There are two preference-based queries commonly used in database systems: (1) top-k query and (2) skyline query. By combining the ranking rule used in top-(k) query and the notion of dominance relationships utilized in the skyline query, a top-(k) dominating query emerges, providing a new perspective on data processing. This query returns the (k) records with the highest domination scores from the dataset. However, the processing of the top-(k) dominating query is complex when the dataset operates under a streaming model. With new data being continuously generated while stale data being removed from the database, a continuous top-(k) dominating query (cTKDQ) requires that updated results can be returned to users at any time. This work explores the cTKDQ problem and proposes a unique indexing structure, called a Close Dominance Graph (CDG), to support the processing of a cTKDQ. The CDG provides comprehensive information regarding the dominance relationship between records, which is vital in answering a cTKDQ with a limited search space. The update process for a cTKDQ is then converted to a simple update affecting a small portion of the CDG. Experimental results show that this scheme is able to offer much better performance when compared with existing solutions. View full abstract»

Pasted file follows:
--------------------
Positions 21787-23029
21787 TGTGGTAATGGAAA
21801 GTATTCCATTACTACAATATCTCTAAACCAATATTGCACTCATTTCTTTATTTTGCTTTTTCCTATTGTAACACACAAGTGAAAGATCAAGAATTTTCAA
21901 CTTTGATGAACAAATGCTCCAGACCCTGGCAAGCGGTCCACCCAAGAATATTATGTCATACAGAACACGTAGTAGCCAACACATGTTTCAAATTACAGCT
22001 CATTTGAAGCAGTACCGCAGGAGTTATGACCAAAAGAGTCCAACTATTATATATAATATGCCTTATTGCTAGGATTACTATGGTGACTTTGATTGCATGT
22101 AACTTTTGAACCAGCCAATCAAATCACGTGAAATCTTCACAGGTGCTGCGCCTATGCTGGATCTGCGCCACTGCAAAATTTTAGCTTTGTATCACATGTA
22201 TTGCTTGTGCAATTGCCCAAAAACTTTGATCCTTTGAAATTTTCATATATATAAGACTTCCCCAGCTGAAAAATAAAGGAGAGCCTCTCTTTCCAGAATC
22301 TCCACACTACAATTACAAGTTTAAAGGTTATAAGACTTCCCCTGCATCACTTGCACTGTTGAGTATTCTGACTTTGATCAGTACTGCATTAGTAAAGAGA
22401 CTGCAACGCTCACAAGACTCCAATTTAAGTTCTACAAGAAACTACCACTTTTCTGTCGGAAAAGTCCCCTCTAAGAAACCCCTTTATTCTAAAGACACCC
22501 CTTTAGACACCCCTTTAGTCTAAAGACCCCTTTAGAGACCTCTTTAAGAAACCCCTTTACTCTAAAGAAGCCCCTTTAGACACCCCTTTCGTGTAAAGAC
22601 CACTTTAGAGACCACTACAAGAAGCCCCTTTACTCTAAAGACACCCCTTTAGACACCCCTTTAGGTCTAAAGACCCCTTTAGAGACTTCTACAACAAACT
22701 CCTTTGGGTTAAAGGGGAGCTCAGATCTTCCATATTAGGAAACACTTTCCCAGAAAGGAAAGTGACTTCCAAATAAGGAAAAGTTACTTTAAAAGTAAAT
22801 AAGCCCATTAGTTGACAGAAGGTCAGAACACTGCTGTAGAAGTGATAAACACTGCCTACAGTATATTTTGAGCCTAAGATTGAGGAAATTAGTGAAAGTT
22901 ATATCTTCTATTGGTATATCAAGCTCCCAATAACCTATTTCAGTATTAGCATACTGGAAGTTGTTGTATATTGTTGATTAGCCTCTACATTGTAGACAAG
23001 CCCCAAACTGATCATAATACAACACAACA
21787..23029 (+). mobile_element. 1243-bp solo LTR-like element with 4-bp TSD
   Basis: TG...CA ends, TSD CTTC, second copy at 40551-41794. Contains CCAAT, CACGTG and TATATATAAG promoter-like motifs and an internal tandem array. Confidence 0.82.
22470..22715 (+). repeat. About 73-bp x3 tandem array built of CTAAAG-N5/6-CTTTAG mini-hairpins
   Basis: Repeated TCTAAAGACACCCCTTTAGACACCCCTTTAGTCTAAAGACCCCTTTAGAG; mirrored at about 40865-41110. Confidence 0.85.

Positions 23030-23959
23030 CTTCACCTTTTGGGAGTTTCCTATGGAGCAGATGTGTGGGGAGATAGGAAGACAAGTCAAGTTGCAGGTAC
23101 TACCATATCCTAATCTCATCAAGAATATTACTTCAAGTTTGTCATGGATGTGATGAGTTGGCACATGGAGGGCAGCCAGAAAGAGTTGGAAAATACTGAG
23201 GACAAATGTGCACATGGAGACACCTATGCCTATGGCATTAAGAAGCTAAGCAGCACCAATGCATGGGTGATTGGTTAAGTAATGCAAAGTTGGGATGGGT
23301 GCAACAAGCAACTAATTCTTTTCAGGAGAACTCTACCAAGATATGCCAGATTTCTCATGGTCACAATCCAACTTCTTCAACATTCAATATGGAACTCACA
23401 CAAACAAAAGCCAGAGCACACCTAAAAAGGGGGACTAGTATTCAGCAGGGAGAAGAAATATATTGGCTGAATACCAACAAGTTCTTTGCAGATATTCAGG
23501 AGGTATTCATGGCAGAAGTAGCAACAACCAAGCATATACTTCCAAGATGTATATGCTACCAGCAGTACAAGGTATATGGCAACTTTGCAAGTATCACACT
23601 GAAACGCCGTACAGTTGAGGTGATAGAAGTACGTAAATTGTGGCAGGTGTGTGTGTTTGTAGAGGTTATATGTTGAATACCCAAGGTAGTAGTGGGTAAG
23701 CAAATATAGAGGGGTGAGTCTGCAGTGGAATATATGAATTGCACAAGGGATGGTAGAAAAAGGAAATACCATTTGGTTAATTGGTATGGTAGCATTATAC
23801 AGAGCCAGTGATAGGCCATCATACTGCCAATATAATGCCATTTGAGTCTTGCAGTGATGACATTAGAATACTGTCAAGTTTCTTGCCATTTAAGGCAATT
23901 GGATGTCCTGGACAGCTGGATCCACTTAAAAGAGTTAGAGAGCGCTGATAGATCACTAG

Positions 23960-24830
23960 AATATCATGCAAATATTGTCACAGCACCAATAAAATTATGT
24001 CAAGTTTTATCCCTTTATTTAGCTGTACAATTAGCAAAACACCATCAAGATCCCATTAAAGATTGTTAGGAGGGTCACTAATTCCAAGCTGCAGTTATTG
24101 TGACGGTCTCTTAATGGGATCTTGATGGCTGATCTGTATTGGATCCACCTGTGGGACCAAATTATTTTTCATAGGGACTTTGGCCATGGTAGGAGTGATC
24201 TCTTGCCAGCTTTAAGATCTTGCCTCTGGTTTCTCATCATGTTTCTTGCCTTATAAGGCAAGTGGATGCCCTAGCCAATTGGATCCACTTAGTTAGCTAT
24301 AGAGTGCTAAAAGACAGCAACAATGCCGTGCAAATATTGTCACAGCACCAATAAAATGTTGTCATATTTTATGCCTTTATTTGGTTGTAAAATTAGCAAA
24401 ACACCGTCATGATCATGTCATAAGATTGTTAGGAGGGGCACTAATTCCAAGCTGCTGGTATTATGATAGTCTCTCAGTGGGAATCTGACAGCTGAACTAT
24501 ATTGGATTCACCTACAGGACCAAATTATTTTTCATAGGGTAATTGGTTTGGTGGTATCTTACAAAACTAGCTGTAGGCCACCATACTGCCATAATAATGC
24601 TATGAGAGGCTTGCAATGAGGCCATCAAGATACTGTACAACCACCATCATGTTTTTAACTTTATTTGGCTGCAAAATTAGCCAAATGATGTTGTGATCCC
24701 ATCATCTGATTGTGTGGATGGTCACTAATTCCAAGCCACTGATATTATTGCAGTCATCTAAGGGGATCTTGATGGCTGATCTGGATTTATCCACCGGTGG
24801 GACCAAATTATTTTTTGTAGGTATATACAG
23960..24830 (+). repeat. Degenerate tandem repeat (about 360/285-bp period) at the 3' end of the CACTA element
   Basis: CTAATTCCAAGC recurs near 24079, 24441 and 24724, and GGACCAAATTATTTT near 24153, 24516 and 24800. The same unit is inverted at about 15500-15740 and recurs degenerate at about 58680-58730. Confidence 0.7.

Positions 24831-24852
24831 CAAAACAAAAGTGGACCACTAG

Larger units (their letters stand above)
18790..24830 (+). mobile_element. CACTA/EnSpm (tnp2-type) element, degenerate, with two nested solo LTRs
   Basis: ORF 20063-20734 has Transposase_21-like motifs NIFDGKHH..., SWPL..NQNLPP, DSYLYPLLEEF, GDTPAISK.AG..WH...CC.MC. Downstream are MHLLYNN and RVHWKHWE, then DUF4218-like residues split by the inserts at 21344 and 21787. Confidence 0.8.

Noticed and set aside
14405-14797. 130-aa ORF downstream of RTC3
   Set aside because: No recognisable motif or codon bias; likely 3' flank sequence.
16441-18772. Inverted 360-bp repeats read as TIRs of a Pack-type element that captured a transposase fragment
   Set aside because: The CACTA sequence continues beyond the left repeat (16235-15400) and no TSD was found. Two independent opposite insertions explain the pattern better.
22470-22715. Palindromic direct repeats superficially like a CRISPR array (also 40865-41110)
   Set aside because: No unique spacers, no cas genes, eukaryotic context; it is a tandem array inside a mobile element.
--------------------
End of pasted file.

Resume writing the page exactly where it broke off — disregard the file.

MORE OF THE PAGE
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  • Collaborative Online Multitask Learning

    Publication Year: 2014 , Page(s): 1866 - 1876
    Save to Project icon | Request Permissions | Click to expandQuick Abstract | PDF file iconPDF (1739 KB) |  | HTML iconHTML